2145

Semaphorin 5A (Sema5A), a member of the semaphorin family of proteins is a bifunctional molecule involved in attractive or repulsive cues in neurite outgrowth, cellular migration and metastasis. One of the characteristic features of Sema5A is the presence of a known regulator of angiogenesis - type I thrombospondin specific repeat (TSP-1) domains. A recent study in mice has shown that a homozygous null mutation in Sema5A is lethal due to a specific defect in regional patterning of cranial blood vessels. However, not much is known about the functional role of Sema5A in mediating angiogenesis. We hypothesize that Sema5A directly and indirectly regulates angiogenesis. We examined the expression of Sema5A and its receptor, Plexin B3, on endothelial cells. A direct role for Sema5A in modulating angiogenic phenotypes such as endothelial cell proliferation, chemotaxis, migration and survival, increased production of matrix metalloproteinases (MMPs) and the growth of new blood vessels from existing vessels was evaluated. An indirect role for Sema5A was examined by analyzing expression of known angiogenic regulators in endothelial cells following Sema5A treatment. Our data demonstrate that human dermal microvascular endothelial cells (HMEC) constitutively express Plexin B3 mRNA and protein, but not Sema5A. However, HMEC cells stimulated with recombinant Sema5A protein displayed significantly (p < 0.05) enhanced cell proliferation, survival, chemotaxis and capillary tube formation with a reduction in apoptosis compared to unstimulated cells. Vascular endothelial growth factor (VEGF) was used as a positive control. There was an increase in the expression of active MMP-2 and MMP-9 as well as known angiogenic regulators, VEGF, IL-8 and FGF-2 in endothelial cells treated with Sema5A. Furthermore, in the in vivo chorioallantoic membrane assay numerous newly formed capillaries were observed growing toward the Sema5A protein source. In summary, our data demonstrates the novel role of Sema5A as a proangiogenicmolecule that directly regulates the angiogenic phenotype and increases the expression of known angiogenic regulators in endothelial cells.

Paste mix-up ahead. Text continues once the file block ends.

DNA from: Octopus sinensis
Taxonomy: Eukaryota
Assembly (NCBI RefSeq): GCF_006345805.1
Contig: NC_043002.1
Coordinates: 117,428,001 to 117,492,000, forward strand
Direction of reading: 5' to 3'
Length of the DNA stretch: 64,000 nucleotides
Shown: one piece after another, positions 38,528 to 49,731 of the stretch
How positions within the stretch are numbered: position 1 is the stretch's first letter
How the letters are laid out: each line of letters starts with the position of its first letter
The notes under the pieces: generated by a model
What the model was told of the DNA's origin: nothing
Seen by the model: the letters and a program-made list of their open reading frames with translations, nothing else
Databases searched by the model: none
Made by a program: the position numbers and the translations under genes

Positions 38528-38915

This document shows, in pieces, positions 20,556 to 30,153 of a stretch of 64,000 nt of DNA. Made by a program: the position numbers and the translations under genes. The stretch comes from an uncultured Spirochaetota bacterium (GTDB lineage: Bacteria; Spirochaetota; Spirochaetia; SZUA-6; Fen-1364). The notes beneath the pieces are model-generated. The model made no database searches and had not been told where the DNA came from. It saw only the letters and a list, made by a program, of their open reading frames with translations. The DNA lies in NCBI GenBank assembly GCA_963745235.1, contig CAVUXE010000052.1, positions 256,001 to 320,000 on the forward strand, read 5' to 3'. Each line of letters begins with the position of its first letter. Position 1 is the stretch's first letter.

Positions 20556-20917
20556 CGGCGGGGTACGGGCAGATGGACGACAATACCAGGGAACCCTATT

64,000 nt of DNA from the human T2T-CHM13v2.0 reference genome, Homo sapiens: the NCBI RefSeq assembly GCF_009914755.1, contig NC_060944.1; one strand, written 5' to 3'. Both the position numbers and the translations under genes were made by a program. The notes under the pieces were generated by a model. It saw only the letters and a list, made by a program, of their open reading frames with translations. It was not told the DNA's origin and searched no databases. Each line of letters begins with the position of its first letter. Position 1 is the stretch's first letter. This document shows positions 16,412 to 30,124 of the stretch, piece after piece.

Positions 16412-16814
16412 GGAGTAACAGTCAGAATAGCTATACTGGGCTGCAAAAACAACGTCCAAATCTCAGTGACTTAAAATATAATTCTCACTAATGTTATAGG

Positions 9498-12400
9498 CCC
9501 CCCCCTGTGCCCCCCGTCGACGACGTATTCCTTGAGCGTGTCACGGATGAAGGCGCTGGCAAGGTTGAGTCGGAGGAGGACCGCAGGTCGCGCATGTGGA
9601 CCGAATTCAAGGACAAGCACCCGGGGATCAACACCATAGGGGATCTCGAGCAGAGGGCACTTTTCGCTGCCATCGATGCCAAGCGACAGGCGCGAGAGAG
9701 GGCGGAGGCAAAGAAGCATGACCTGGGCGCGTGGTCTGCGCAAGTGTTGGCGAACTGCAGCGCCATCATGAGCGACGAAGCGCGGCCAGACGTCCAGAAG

98th AACR Annual Meeting-- Apr 14-18, 2007; Los Angeles, CA